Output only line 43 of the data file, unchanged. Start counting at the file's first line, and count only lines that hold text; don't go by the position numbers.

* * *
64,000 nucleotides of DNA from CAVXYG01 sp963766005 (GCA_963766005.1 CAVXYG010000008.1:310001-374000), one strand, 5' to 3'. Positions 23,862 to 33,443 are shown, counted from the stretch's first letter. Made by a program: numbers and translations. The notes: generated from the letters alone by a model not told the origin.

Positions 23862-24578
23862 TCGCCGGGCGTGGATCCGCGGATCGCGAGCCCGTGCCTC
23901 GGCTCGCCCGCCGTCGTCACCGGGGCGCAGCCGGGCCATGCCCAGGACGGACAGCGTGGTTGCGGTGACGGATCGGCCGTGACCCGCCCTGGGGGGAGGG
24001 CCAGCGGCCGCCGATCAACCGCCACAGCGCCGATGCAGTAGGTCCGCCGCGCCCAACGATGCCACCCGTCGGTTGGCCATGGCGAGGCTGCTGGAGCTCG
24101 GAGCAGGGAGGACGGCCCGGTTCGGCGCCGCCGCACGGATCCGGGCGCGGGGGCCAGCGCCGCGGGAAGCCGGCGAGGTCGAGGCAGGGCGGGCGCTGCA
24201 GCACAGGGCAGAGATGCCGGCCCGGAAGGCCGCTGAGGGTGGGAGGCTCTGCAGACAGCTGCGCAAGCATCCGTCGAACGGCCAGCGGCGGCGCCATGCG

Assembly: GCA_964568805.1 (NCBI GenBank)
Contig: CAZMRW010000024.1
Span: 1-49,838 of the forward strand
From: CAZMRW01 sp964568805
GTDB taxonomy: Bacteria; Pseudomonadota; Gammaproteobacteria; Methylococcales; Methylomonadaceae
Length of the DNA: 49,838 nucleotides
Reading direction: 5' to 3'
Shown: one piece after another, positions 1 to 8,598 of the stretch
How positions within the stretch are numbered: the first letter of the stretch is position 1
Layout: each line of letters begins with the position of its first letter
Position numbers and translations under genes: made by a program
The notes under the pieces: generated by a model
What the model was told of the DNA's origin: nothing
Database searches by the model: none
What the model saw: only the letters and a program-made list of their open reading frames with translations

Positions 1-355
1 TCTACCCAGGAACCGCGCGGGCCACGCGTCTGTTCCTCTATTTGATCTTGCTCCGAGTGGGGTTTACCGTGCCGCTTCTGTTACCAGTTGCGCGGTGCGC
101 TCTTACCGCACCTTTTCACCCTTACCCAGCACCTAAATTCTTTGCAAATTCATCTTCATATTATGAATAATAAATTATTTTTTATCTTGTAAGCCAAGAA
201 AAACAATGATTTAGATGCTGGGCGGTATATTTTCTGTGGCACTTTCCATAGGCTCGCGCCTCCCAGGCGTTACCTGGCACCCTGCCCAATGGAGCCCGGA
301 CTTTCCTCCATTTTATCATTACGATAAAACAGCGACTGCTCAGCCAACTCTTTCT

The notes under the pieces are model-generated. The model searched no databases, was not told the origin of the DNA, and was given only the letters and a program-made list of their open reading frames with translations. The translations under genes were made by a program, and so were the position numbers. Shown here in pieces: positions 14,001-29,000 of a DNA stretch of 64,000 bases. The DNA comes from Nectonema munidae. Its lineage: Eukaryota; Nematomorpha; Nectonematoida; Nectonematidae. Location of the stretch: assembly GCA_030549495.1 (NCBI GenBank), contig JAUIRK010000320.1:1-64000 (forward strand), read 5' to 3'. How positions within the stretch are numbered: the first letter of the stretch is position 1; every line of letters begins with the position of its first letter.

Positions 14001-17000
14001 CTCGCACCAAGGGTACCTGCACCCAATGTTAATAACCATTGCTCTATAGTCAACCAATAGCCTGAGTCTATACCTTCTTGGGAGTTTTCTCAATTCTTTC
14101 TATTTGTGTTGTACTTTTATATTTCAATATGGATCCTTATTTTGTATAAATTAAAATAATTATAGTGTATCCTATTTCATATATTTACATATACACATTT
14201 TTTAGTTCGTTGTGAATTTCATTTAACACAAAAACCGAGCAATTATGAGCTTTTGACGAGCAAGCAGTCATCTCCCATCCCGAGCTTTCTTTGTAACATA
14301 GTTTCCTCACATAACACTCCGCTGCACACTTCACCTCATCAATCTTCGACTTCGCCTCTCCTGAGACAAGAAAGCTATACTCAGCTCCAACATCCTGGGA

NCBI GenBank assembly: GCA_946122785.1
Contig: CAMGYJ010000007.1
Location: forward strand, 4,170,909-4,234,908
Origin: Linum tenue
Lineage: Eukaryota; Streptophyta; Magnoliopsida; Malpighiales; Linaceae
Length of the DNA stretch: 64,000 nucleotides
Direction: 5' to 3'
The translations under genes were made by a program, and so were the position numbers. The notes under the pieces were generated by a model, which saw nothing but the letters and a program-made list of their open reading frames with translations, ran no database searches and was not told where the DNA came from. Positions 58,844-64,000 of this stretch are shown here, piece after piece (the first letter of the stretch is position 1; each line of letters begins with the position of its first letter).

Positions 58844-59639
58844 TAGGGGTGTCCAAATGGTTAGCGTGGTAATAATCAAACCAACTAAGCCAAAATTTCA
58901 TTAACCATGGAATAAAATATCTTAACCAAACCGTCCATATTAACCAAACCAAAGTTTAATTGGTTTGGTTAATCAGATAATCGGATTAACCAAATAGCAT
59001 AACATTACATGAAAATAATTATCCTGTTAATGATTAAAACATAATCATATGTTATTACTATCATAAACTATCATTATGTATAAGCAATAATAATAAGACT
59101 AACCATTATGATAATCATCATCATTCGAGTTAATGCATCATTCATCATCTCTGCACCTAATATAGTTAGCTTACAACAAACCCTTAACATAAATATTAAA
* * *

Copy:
58844 TAGGGGTGTCCAAATGGTTAGCGTGGTAATAATCAAACCAACTAAGCCAAAATTTCA